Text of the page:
• critical values;
  • magnesium;
  • nitrogen;
  • phosphorus;
  • potassium;
  • upper envelope curve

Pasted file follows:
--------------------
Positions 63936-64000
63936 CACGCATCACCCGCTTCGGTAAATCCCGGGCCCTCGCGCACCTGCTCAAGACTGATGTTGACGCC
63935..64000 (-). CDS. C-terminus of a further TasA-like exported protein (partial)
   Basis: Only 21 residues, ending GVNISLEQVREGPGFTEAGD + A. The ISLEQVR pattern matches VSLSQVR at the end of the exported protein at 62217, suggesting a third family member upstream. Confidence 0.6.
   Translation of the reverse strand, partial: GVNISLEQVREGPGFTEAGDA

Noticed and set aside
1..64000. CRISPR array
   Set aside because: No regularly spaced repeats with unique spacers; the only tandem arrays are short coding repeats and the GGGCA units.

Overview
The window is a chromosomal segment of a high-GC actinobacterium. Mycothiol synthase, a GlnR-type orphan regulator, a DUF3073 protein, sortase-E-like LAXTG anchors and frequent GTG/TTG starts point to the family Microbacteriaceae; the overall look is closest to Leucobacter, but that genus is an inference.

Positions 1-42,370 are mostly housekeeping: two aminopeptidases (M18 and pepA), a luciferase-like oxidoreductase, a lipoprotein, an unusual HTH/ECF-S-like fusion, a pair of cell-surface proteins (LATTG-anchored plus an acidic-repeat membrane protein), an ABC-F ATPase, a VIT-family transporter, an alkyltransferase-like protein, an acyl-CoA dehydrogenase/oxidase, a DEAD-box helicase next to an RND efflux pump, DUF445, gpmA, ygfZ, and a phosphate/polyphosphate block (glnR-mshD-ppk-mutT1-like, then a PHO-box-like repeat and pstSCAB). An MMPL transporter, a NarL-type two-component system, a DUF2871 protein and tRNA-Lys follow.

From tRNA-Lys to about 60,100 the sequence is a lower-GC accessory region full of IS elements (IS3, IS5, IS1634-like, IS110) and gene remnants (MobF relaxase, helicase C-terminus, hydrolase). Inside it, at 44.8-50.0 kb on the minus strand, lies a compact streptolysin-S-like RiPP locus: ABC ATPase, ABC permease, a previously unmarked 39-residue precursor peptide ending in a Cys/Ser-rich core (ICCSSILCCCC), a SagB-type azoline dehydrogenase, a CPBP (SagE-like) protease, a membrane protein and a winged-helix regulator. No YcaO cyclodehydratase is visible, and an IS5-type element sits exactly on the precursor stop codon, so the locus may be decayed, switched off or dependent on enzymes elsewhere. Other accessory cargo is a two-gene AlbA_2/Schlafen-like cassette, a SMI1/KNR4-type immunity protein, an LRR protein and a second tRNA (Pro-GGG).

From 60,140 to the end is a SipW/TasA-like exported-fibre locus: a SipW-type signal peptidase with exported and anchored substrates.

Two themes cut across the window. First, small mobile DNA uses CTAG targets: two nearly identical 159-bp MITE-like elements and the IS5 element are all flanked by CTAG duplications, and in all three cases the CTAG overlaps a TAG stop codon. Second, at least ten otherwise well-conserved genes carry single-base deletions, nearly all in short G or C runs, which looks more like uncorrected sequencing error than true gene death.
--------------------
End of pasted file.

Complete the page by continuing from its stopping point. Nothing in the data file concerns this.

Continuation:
Maintaining orchards with trees at optimal leaf nutrient concentrations is one of the key issues for maximizing yield. Experiments for evaluating and updating guidelines are very rare since they require several years of field experiments with mature fruit-bearing trees. In the present paper, we first evaluated the Israeli guidelines for citrus by comparing them to the Israeli orchard leaf mineral status using a 10-year leaf-mineral database (results of 20 244 leaf analyses from commercial orchards all over Israel). Then, we created an updated guideline using a second database (the Israeli National Wastewater Effluent Irrigation Surveys database; INWEIS). This database summarizes yield and leaf mineral concentrations of commercial orchards from all over Israel. The data were collected from 122 orchards: 39 orchards of “Oroblanco” Pomelit (Citrus grandis), 33 orchards of “Michal” mandarin (C. reticulata), 30 orchards of “Star Ruby” grapefruit (C. paradise), and 20 orchards of “Shamouti” oranges (C. sinensis) over a 7-year period. Based on the first database, there was a disagreement between recommendations and the leaf nutrient status (e.g., the Israeli Ministry of Agriculture recommendations were higher than orchard median values), which indicated that the growers and/or the recommendations need to be corrected. Based on the INWEIS database, a new guideline was set. It was found that the optimal leaf nutrient concentrations for grapefruit trees are 1.7% to 2.1% dry weight (DW) for N, 0.08% to 0.010% DW for P, 0.37% to 0.48% DW for K, and 0.33% to 0.45% DW for Mg. For orange trees, the optimal leaf nutrient concentrations are 1.9% to 2.3% DW for N, 0.11% to 0.14% DW for P, 0.80% to 1.00% DW for K, and 0.19% to 0.26% DW for Mg. For mandarin trees, the optimal leaf nutrient concentrations are 2.0% to 2.4% DW for N, 0.09% to 0.12% DW for P, 0.55% to 0.69% DW for K, and 0.19% to 0.26% DW for Mg. Maintaining leaf nutrient concentrations within these ranges will support maximal yields of 110 to 120 t ha–1 for grapefruit, 65 to 70 t ha–1 for orange, and 60 to 70 t ha–1 for mandarin cultivars.